Sanballat was very angry when he learned that we were rebuilding the wall. He flew into a rage and mocked the Jews,
saying in front of his friends and the Samarian army officers, “What does this bunch of poor, feeble Jews think they’re doing? Do they think they can build the wall in a single day by just offering a few sacrifices? Do they actually think they can make something of stones from a rubbish heap—and charred ones at that?”
Tobiah the Ammonite, who was standing beside him, remarked, “That stone wall would collapse if even a fox walked along the top of it!”
Then I prayed, “Hear us, our God, for we are being mocked. May their scoffing fall back on their own heads, and may they themselves become captives in a foreign land!
Do not ignore their guilt. Do not blot out their sins, for they have provoked you to anger here in front of the builders.”
At last the wall was completed to half its height around the entire city, for the people had worked with enthusiasm.
But when Sanballat and Tobiah and the Arabs, Ammonites, and Ashdodites heard that the work was going ahead and that the gaps in the wall of Jerusalem were being repaired, they were furious.
They all made plans to come and fight against Jerusalem and throw us into confusion.
But we prayed to our God and guarded the city day and night to protect ourselves.
Then the people of Judah began to complain, “The workers are getting tired, and there is so much rubble to be moved. We will never be able to build the wall by ourselves.”
Meanwhile, our enemies were saying, “Before they know what’s happening, we will swoop down on them and kill them and end their work.”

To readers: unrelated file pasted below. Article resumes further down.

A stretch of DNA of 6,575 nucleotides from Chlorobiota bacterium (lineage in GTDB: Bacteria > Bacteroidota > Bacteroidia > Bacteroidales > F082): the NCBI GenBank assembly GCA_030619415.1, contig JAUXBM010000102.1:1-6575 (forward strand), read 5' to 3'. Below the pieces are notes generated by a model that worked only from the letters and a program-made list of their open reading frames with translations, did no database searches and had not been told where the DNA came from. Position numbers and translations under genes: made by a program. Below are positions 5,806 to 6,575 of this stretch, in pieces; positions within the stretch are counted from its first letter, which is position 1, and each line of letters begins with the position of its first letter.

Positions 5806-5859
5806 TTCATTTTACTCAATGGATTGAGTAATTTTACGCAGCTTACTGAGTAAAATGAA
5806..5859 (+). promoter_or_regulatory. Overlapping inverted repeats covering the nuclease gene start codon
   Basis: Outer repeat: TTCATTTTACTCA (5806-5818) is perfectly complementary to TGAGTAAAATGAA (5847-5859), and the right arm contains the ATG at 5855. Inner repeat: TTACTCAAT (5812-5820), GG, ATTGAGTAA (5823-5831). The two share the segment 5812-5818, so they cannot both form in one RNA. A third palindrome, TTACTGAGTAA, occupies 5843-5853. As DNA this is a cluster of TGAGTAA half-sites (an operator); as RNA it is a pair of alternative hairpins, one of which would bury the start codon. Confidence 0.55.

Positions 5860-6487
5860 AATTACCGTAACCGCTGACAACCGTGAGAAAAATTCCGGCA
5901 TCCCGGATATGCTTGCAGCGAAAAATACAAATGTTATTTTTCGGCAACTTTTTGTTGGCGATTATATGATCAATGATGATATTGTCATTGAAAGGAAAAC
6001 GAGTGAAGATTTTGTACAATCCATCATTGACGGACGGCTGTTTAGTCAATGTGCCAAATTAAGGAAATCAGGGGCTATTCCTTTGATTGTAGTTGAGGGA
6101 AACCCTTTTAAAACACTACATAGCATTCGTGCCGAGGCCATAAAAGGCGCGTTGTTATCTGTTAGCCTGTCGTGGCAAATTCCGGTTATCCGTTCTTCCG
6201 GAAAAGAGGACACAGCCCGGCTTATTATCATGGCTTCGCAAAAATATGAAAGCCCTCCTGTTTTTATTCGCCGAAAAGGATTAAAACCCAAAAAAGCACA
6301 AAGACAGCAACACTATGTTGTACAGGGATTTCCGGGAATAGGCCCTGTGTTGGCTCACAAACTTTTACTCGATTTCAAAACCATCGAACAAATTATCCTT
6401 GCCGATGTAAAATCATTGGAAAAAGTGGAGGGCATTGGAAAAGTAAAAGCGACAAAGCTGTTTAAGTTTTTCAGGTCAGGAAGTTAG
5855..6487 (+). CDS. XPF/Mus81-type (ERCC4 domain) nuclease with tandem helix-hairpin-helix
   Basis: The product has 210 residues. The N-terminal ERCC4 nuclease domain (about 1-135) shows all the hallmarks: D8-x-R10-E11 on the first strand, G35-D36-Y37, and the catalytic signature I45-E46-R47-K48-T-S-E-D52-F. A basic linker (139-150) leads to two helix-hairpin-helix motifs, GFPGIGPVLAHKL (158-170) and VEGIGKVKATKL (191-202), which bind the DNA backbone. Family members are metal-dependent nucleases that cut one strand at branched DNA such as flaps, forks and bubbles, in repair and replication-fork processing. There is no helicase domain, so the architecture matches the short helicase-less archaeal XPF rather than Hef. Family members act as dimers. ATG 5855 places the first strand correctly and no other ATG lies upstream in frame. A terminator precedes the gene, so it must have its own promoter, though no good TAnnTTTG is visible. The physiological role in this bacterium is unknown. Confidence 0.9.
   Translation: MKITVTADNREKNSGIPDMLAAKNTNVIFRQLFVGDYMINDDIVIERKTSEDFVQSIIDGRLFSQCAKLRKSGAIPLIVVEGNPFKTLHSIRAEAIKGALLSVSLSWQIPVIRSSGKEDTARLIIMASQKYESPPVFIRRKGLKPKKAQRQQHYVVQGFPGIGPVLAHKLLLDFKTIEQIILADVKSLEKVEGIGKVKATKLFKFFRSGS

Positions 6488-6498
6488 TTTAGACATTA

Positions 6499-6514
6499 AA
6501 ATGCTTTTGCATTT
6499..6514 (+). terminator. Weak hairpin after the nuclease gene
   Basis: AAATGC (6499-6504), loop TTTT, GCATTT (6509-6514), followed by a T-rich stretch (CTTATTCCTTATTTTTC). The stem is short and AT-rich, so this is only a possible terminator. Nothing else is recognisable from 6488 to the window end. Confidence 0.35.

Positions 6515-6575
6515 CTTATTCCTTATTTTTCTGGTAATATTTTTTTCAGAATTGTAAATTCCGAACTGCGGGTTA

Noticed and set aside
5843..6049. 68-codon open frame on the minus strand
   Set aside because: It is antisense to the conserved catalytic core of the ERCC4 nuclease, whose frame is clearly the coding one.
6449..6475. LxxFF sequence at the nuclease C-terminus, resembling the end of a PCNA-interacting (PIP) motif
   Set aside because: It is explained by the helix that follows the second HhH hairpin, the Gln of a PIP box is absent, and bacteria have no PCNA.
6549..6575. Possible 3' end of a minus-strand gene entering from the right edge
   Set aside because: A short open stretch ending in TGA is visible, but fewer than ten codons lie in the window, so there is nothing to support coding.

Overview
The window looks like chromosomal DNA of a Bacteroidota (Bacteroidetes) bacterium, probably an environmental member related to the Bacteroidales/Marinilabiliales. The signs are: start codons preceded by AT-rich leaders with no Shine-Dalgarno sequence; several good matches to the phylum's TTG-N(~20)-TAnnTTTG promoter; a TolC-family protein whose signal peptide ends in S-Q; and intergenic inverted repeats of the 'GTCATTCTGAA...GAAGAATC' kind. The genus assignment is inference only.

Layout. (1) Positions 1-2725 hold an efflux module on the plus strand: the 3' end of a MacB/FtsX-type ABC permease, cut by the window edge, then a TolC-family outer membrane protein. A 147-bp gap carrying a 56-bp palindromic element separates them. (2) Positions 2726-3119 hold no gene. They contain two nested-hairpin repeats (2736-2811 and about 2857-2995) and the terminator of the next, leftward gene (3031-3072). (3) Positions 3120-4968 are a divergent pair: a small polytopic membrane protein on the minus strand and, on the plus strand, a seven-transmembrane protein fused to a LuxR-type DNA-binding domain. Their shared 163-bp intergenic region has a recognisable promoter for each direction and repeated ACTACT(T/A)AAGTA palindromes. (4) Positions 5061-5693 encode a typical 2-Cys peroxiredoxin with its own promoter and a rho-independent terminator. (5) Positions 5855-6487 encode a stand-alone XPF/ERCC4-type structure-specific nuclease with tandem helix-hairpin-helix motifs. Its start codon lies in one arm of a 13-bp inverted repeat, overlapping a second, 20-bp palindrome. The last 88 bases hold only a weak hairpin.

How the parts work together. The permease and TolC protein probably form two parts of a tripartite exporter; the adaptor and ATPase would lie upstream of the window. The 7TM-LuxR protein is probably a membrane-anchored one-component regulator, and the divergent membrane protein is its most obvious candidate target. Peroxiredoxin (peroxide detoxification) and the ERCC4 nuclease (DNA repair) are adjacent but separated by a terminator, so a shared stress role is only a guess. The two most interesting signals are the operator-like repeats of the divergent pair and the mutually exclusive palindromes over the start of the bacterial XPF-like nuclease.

The Jews who lived near the enemy came and told us again and again, “They will come from all directions and attack us!”
So I placed armed guards behind the lowest parts of the wall in the exposed areas. I stationed the people to stand guard by families, armed with swords, spears, and bows.
Then as I looked over the situation, I called together the nobles and the rest of the people and said to them, “Don’t be afraid of the enemy! Remember the Lord, who is great and glorious, and fight for your brothers, your sons, your daughters, your wives, and your homes!”
When our enemies heard that we knew of their plans and that God had frustrated them, we all returned to our work on the wall.
But from then on, only half my men worked while the other half stood guard with spears, shields, bows, and coats of mail. The leaders stationed themselves behind the people of Judah
who were building the wall. The laborers carried on their work with one hand supporting their load and one hand holding a weapon.
All the builders had a sword belted to their side. The trumpeter stayed with me to sound the alarm.
Then I explained to the nobles and officials and all the people, “The work is very spread out, and we are widely separated from each other along the wall.
When you hear the blast of the trumpet, rush to wherever it is sounding. Then our God will fight for us!”
We worked early and late, from sunrise to sunset. And half the men were always on guard.
I also told everyone living outside the walls to stay in Jerusalem. That way they and their servants could help with guard duty at night and work during the day.
During this time, none of us—not I, nor my relatives, nor my servants, nor the guards who were with me—ever took off our clothes. We carried our weapons with us at all times, even when we went for water.